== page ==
With voice assistants on the rise, you probably have heard of SSML as a way to make your voice assistant sound less robotic and more humanlike. To use SSML effectively, it really helps if you’re familiar with some of the core concepts of speech. So I’ve put together a primer of voice and speech terms. Here’s part 1, more to follow soon.


Speech is the act of establishing communication between a sender and a receiver using sound. Speech is not written text.

‘Duh…’, I hear you say.

Yet, this is an important difference to note, because it influences the way you design your conversation. In written dialogue, a turn can be as long as you wish: your keyboard doesn’t object, and as long as your customers don’t mind a bit of reading, you can afford the extra text bubble.

In speech, not quite so. A turn in speech has a very different -and rather finite- boundary: breath.


We cannot speak more words that our breath can carry. And we usually stop our speech way before that point. If we carry on too long, it gets really physically uncomfortable, both for the speaker and for the listener.

That’s right, for the listener as well. And that’s thanks to our mirror neurons: when we listen to someone else, we unconsciously tune in to their breathing. So if your conversation partner rambles on and on, chances are that you’re holding your breath until he’s finished.

Fortuntely, we humans have a natural delimiter: there’s a point in time where we have to breathe in again. But what if your conversation partner is this Dutch Google Assistant?

This is how many Dutch voice actions sound at the moment. And without wanting to discredit all those voice enthousiasts that are cradling voice, giving it wings and making it fly, it’s not quite the listening experience that wants me to keep interacting with my smart speaker. Yet.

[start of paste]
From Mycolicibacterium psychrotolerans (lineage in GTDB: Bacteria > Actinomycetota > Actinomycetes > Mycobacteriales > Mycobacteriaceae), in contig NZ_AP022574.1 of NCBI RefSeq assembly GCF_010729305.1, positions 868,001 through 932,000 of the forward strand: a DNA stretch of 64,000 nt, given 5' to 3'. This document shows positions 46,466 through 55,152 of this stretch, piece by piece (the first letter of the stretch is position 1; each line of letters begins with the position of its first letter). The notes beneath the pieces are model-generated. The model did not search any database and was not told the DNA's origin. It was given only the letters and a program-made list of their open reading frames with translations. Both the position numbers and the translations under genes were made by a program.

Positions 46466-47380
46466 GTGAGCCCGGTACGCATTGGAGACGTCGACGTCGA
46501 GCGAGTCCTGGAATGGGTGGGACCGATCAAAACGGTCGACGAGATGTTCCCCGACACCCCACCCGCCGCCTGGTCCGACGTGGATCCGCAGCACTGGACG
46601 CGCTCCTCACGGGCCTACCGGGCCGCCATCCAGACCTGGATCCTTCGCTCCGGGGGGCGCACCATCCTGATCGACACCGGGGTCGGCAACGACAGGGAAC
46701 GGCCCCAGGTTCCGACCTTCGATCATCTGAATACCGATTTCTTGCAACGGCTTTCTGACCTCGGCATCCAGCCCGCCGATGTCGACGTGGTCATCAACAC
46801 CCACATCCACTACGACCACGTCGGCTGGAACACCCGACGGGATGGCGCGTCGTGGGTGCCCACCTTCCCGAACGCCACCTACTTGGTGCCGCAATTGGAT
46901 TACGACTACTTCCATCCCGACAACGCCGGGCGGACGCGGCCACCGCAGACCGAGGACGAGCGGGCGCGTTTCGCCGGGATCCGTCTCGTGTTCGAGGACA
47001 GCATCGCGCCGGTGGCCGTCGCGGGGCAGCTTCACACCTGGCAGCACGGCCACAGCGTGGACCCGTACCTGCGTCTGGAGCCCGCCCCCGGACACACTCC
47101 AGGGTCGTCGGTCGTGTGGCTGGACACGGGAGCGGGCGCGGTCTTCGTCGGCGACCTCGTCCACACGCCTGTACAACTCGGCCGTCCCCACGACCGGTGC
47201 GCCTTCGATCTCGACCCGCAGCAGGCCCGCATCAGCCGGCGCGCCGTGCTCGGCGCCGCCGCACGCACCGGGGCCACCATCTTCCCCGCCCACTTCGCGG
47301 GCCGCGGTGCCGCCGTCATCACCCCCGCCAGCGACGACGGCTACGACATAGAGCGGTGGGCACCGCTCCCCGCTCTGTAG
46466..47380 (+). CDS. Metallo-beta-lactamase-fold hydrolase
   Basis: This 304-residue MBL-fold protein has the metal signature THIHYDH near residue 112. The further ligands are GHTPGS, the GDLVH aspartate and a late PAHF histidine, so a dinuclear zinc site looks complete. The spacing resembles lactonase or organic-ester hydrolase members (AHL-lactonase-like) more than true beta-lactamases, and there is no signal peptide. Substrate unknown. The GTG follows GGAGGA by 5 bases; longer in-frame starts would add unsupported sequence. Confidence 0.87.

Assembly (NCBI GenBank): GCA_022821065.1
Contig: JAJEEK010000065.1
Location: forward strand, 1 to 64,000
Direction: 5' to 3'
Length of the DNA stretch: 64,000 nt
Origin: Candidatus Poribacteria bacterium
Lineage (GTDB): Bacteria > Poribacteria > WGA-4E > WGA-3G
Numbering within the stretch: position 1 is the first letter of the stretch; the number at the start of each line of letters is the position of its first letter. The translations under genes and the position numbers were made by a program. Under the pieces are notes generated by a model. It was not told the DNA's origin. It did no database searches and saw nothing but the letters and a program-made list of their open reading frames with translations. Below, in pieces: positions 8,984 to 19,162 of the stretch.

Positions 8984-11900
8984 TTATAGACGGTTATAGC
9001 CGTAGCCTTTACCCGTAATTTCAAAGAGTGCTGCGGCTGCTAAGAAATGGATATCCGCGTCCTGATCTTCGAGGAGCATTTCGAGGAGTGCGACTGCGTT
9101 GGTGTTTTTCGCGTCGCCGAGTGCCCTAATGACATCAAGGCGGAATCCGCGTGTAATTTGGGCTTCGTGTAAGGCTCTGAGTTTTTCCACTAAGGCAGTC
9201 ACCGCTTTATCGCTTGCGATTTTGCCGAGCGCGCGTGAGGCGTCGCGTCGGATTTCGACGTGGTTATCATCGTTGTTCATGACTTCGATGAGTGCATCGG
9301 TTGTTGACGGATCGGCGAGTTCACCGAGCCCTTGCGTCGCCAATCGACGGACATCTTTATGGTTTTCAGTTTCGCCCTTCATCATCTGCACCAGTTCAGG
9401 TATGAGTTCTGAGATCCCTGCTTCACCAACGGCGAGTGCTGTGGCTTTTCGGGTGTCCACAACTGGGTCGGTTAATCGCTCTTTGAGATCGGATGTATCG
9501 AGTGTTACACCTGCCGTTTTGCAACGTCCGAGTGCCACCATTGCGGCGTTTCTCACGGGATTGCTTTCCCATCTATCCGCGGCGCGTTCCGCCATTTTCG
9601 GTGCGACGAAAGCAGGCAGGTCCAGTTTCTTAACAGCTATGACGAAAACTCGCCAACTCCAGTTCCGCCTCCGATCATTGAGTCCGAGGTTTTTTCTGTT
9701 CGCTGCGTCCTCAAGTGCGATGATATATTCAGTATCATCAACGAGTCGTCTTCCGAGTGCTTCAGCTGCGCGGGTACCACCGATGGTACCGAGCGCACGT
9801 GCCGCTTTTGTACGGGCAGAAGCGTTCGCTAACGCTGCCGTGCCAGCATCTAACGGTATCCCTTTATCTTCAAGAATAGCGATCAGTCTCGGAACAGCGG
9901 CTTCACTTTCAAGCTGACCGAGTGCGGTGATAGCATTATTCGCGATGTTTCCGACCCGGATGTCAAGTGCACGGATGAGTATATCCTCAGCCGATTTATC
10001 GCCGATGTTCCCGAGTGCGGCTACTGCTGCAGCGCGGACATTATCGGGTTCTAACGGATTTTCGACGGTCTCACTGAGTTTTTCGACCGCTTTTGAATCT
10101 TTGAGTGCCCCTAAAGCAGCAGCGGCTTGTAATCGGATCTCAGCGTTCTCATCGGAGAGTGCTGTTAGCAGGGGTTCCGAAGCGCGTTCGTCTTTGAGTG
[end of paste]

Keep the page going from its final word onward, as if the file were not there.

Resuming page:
So when you design your voice action, make extra, extra sure to use spoken sample dialog, to make sure that you’re actually designing speech, rather than text. Create turns that pass the one-breath test, and use basic SSML to give your voice assistant some room to breathe.


Prosody refers to sound properties of entire utterances, rather than single words or sounds within a word. Examples of prosodic properties are intonation (the sentence melody), stress (where typical accent marks are placed) and the pitch (relative tone) of an utterance.

Prosody is a good term to remember, because this is what you’ll be working with most when you apply SSML tagging.


Intensity is basically the volume of a voice; whether it’s loud or weak, near or far away.

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Women and voice — Maaike Groenewege

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Pitch is what we perceive as a high or a deep voice. Pitch is determined by physical characteristics; it’s what in technical terms is known as the perceived fundamental frequency (‘grondtoon’ in Dutch). Women’s vocal folds are typically shorter and thinner than men’s, so the vibrate faster. Faster vibrating vocal folds lead to higher pitched voices.